Thoughts on Rust GUIs


I do agree. There is, however, the problem of fragmentation that is a result of legacy code and the insistence of large corporations to be protective over their IP. As such, fragmentation is as much a consequence of protectionist behaviour as it is of technological challenges.

RISC-V is a large step in the right direction for this run-anywhere aspiration. A large part of the fragmentation is due to hardware incompatibilities. x86-64, and ARM. Based on what I can see, there’s a large drive from future-thinkers on RISC-V to overthrow the problem of vendor lock-in and the resultant fragmentation it causes. As such, a project like Libre GPU could be very successful.

Stated otherwise, there could be ‘one ISA to rule them all’, and its large-scale success could solve a lot of the fragmentation problem. Based on what I can see from the RISC-V ecosystem. This is exactly what a whole bunch of vendors are planning on doing.


As I mentioned earlier in this thread, the problem with a browser-based GUI is not primarily performance, but security.


A browser engine written entirely within Rust should do 10x better on the security front, conservatively speaking. I have no idea how/when that would happen, but it could?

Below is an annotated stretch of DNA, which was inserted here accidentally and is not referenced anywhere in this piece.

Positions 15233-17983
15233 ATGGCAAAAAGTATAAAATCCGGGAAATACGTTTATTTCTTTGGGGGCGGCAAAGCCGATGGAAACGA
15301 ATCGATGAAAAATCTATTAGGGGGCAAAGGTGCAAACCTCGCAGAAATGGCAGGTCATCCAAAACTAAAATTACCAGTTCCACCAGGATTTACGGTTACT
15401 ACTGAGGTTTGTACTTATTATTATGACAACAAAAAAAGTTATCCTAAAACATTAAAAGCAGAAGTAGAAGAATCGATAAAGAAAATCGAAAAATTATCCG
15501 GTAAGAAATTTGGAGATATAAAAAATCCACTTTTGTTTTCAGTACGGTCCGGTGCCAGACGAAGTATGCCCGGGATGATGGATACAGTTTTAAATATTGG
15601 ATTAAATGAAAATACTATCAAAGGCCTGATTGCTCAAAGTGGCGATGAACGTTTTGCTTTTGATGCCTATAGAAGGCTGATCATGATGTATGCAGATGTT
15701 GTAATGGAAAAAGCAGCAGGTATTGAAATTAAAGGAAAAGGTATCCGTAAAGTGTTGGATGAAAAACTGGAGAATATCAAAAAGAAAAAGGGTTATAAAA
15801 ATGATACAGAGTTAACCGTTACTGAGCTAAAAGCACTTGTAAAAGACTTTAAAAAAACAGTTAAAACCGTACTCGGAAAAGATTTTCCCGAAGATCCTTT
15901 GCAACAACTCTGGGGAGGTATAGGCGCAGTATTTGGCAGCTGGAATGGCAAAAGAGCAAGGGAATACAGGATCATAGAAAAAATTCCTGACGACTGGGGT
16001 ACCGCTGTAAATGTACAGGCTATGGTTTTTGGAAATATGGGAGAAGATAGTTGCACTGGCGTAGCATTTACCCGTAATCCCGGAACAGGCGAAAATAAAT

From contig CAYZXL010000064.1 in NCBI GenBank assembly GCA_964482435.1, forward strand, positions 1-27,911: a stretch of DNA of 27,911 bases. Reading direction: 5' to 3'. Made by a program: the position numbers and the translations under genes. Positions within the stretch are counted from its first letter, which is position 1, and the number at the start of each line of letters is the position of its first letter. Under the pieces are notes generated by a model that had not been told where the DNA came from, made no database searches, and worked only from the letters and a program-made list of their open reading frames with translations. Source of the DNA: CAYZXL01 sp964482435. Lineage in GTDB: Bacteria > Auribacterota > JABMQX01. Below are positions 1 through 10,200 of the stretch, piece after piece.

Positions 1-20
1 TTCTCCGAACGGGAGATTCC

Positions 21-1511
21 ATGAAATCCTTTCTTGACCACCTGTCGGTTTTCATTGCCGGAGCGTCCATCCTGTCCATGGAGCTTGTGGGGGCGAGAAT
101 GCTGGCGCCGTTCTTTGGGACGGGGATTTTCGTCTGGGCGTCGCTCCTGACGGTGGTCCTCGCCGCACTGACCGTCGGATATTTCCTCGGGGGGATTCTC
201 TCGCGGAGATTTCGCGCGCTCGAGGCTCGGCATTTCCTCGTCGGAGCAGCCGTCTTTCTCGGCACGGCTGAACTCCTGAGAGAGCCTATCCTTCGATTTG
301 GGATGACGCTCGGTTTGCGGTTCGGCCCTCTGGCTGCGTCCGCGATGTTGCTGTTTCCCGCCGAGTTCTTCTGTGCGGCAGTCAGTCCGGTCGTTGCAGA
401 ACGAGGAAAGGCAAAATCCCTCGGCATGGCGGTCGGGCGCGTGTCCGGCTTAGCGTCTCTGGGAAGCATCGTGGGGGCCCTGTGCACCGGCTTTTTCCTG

Android JVM as an example.


A browser engine written entirely within Rust should do 10x better on the security front, conservatively speaking. I have no idea how/when that would happen, but it could?

This exists:

And there’s a Rust GUI framework based off of its rendering engine (early stages of development):


I’m actually about to build a simple desktop app using this crate. I love the ideas behind it. In a perfect world you’d be able to use something like this to write an app for web, mobile, and desktop all at once with a crate like this in rust, but it’s still early, so you never know!